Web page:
Farrell Renowden is Head of Cultural Partnerships at Age UK OxfordshireAge of Creativity Director, Equality Diversity Inclusion Champion at Age England Association and one of our ‘Connecting through Culture’ project’s expert advisors. We spoke at the end of April 2021 and amongst other things, we discussed what COVID has taught us about digital or ‘blended’ approaches to arts and cultural participation involving older people. This blog presents highlights of this conversation.  

How would you characterise the ‘shift to digital’ during the pandemic? and has there been a timeline for this? 

It’s gone in stages. There was that period of everybody scrambling to get online, but it soon became clear that there wasn’t enough understanding around people who aren’t online, and that the groundwork hadn’t been done to explore the nature and quality of the connections that are possible there. That was when I set up a kind of ‘non-digital’ working group of people who were grappling with these issues. It felt important to explore how to work in ways that weren’t digital, given the urgent needs of older people and the uncertainty over when and how the lockdown would ease.  

Lots of organisations across the country developed physical creative packs, some going out with essential care packages and into places like care homes where access was difficult. Producing our own pack, we experienced the logistic nightmare of printing and packing in total lockdown, but, in discussion with other organisations, we also spent time reflecting on whether we could make this response sustainable longer term.  It has been hard to know whether these responses were an effective one-off or if they are evolving into a new approach to delivery.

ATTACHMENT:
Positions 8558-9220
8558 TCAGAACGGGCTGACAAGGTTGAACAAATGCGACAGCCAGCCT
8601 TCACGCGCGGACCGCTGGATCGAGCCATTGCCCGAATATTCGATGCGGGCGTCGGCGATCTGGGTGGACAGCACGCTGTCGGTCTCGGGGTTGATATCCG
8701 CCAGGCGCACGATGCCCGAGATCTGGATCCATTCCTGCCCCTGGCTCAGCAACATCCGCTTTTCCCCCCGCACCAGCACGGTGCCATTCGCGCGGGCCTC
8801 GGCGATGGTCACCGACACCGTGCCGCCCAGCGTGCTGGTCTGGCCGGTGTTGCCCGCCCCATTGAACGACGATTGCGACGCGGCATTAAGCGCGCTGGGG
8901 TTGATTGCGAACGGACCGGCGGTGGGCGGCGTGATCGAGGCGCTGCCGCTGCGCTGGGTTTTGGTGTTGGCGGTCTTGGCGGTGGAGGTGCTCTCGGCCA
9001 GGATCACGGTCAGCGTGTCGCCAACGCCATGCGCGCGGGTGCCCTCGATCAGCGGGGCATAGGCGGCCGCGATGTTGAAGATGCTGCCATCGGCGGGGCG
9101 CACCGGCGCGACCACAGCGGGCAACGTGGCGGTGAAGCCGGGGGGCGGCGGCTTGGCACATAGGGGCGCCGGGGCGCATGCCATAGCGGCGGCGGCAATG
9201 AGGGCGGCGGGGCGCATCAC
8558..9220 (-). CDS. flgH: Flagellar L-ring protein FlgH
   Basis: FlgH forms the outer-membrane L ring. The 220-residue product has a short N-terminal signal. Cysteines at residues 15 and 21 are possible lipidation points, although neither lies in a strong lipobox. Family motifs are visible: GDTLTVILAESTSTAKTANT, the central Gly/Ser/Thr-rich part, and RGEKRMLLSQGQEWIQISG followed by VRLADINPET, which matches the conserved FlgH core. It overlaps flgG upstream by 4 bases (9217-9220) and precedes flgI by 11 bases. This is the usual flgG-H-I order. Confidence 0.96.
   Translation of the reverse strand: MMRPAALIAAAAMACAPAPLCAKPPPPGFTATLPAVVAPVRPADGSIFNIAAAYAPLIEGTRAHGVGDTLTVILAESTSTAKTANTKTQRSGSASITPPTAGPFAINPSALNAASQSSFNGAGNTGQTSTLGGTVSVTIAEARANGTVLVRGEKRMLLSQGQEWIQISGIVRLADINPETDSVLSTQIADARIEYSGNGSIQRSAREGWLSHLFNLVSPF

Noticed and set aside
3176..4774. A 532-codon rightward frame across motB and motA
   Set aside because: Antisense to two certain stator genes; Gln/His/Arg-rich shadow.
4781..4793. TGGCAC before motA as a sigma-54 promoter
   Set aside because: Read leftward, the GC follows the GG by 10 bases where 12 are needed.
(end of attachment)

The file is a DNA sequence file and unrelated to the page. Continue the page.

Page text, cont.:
Over the summer it felt like things began to change again. The Black Lives Matter protests really challenged people to think again about inclusion. By the autumn we were thinking about digital in quite a different way and grappling with different issues of logistics and quality.  By this point, focus had moved to ‘blended’ approaches – that sweet spot between the online and offline that meets people ‘where they are at right now’. As a non-digital working group we were evolving into this space, but still uncertain about how best to deliver on multiple platforms, or what it would mean for participants and practitioners.  

And now?